The Mystery Of Rabbi Moishe (Short Story): For my grandfather, who will forever remain in Auschwitz by Laszlo Malota

The Mystery Of Rabbi Moishe (Short Story): For my grandfather, who will forever remain in Auschwitz

byLaszlo Malota

Kobo ebook | August 19, 2016

Pricing and Purchase Info


Prices and offers may vary in store

Available for download

Not available in stores


Black plumes of sooty smoke no longer rise from the long and twisted chimneys of the Auschwitz crematoriums. Weeds and grass grow among the barracks, standing cells, guard towers, and gas chambers. The executions, gassings, liquidations and separations have all come to an end. No more new transports arrive. The SS guard room and camp manager’s office stand empty. No one puts the prisoners’ personal effects in the storehouse anymore. The heavy silence of death has taken over the home of merciless terror, suffering, and murder. Few of those who survived the hell of this now silent place, remain alive. The dead can never escape, but remain as fallen ash. Until the end of time, they will never leave. Teofil Dabrowsky had been a prisoner assigned to supervise the forced labor, an oberkapo. He remembered most of the survivors, as well as those who would forever remain in Auschwitz because of him.

Now, twenty years later, he was finally returning to his childhood home. He didn’t feel an ounce of guilt when he surveyed the small, decrepit square; and straightening himself out, he used the rearview mirror of the car to pat his hair down. His mouth twisted into a holier-than-thou grin.

“Who in their right mind would show their ratty face to you? They’re nothing compared to you, Teo. You honor them by showing up here. They’d all have been lying flat on the ground before you, oberkapo Dabrowsky, bowing before you, begging and humiliated. You, who all those rotten Jews feared. Like Obojski. Wait a moment...isn’t that him over there? Do my eyes decieve me? Is it the great and plotting Obojski? The model prisoner? The perfect specimen? The nobody.” He laughed as he thought about it. But then he spotted two people at the entrance of the synagogue, and he began to choke up.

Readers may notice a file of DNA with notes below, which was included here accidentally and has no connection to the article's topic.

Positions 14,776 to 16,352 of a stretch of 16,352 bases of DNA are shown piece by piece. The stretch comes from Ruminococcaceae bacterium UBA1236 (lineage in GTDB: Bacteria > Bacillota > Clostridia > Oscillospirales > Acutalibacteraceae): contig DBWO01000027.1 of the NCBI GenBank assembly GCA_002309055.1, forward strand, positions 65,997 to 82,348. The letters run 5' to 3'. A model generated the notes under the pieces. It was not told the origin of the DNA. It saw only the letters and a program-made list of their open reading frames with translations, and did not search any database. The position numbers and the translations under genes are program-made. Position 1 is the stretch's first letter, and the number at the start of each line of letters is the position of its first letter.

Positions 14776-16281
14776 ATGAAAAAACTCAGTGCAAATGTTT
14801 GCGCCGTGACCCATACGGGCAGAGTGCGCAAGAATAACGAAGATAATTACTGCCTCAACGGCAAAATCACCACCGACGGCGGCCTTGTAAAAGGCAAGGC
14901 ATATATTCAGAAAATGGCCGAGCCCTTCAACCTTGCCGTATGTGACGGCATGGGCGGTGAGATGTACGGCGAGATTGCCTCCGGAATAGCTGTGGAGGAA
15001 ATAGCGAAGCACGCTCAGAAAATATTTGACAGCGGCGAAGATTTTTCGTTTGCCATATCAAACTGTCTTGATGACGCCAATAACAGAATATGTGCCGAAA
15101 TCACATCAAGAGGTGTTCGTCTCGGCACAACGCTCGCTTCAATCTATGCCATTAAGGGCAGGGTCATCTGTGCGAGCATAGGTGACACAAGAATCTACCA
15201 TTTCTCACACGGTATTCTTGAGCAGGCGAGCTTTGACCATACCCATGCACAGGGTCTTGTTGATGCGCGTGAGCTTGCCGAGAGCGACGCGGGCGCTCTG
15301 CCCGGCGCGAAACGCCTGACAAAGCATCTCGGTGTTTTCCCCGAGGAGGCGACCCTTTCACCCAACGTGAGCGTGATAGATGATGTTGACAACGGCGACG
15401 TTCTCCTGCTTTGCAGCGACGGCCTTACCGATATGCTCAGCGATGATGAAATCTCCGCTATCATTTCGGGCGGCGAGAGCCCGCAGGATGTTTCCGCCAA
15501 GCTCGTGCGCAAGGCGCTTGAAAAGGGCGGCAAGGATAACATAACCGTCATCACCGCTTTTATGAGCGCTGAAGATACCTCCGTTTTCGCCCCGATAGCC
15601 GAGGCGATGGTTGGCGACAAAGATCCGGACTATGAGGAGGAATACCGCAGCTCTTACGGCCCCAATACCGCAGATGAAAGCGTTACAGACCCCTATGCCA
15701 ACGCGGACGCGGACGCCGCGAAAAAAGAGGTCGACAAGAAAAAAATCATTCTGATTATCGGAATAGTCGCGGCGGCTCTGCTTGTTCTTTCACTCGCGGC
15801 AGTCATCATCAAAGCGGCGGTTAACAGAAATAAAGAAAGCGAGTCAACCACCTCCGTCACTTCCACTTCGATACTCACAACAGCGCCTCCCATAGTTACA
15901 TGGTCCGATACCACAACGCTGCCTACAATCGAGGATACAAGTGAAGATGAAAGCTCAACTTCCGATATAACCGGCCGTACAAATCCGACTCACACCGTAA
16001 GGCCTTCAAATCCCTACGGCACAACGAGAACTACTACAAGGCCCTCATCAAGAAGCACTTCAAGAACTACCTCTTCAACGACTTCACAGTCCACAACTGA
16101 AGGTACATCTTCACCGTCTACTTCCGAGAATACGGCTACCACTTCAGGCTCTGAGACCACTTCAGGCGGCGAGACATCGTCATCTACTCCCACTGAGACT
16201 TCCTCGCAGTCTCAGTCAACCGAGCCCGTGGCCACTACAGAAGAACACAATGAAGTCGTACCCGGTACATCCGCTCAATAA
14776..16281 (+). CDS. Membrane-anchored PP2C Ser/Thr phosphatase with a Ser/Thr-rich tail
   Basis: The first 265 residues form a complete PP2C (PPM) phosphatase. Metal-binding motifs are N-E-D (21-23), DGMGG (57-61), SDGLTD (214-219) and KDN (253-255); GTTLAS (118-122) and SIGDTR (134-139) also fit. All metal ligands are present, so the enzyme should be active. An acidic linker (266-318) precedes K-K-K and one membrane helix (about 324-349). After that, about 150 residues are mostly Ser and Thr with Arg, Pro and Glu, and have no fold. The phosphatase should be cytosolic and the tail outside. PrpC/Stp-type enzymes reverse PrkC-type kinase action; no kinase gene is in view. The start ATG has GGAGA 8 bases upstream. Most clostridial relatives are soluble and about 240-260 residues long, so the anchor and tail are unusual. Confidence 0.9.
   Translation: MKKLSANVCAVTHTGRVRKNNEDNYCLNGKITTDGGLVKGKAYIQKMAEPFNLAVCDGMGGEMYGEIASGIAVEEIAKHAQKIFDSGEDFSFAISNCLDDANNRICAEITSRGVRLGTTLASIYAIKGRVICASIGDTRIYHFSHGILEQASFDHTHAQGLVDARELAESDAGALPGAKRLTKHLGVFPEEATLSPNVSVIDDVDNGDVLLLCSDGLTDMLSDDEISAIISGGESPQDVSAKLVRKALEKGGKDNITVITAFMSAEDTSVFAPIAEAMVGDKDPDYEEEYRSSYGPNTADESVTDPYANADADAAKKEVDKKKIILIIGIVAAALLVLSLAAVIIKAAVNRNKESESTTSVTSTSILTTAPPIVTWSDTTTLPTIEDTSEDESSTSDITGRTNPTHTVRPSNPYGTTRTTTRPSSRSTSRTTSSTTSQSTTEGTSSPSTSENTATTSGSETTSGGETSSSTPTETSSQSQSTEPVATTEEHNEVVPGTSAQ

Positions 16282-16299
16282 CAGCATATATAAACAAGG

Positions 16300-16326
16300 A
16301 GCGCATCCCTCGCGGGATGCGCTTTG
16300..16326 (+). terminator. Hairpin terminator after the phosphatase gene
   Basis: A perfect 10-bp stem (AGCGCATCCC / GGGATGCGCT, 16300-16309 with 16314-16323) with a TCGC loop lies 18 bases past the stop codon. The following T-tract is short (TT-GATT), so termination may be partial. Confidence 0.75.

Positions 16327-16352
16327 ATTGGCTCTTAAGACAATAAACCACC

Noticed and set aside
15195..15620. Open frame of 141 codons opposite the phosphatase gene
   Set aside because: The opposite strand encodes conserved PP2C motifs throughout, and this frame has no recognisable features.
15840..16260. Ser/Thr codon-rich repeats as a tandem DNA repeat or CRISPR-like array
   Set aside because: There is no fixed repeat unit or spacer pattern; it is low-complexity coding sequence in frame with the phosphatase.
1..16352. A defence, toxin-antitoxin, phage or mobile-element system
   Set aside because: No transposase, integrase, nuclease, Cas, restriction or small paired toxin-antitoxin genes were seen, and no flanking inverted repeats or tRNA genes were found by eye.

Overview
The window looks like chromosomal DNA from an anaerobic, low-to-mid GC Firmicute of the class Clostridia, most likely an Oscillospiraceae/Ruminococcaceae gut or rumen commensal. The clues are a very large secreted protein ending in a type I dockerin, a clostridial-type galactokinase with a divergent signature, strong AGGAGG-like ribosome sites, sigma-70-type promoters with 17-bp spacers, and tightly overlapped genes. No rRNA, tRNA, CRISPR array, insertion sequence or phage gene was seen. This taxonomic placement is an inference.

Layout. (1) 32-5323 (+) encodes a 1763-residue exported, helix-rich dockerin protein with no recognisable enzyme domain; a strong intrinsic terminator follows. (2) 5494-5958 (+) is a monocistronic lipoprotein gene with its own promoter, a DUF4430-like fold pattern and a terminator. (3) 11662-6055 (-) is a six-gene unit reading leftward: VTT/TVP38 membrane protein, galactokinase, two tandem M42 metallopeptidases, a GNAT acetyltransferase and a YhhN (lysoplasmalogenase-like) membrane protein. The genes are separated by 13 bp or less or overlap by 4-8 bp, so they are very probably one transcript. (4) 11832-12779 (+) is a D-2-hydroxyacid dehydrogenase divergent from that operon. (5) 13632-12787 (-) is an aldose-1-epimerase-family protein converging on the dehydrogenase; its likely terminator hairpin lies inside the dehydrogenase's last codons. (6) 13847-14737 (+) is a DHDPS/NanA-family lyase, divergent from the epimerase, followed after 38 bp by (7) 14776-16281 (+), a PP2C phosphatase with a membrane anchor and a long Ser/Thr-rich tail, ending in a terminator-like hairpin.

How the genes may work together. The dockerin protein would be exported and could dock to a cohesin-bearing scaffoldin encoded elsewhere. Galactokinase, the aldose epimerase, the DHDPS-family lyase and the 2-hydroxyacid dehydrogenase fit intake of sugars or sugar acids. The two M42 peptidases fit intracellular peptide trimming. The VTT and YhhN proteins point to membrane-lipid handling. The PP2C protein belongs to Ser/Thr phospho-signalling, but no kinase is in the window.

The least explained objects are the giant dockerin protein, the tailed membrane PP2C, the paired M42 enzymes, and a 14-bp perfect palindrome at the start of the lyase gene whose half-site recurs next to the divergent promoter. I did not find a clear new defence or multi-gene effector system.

“I have to go over there. They are my parents, after all,” he muttered, but he immediately changed his decision. Disgust and shame had proved more powerful than his sudden sensitivity.

“What’s gotten into me? Isn’t it their fault for raising me to be a Jew? They’re suffering for a reason. How low have I sunk, damn it?

He turned his eyes away from his parents and looked at the other people standing in the square. He recognized a few more faces in the crowd, and he suddenly felt an overwhelming jolt of shock, as his stomach began to churn. He was shaking.

“They hate me for sure.” The thought surprised him. Enmity would be a completely logical response, since a lot of Jews were sent to internment camps from this city. Only a few returned, and they knew how inhumanely Dabrowsky had treated the prisoners under his supervision.

They woud have heard many tales from Obojski, who spent quite some time in the barracks. He told stories of how Dabrowsky loved to beat the prisoners, people of his own faith, and how he enjoyed watching them grow weak; how he proudly watched the corpse carriers toss the bodies onto stretchers.

Dabrowsky showed mercy to no one. Generally, he went for those who had money or assets. He humiliated and beat his childhood friends, too. Dabrowsky had a close connection to the special unit of prisoners assigned to collect belongings at the crematorium, so he could get his hands on the highly guarded valuables of the victims for cheap. If he wanted gold teeth, he would use pliers that he personally requisitioned, specifically for this reason. This way he could have access prior to the dentist working at the camp mortuary. Now, after twenty years, self-satisfied and unchanged, he came back, expecting absolution.

A man standing in the square noticed the unexpected visitor. He nodded in the direction of the car and said something to his friends, who all turned to look back. Dabrowsky watched them nervously and decided to move out of the way...

Title:The Mystery Of Rabbi Moishe (Short Story): For my grandfather, who will forever remain in AuschwitzFormat:Kobo ebookPublished:August 19, 2016Publisher:MalotaLanguage:English

The following ISBNs are associated with this title:


Look for similar items by category: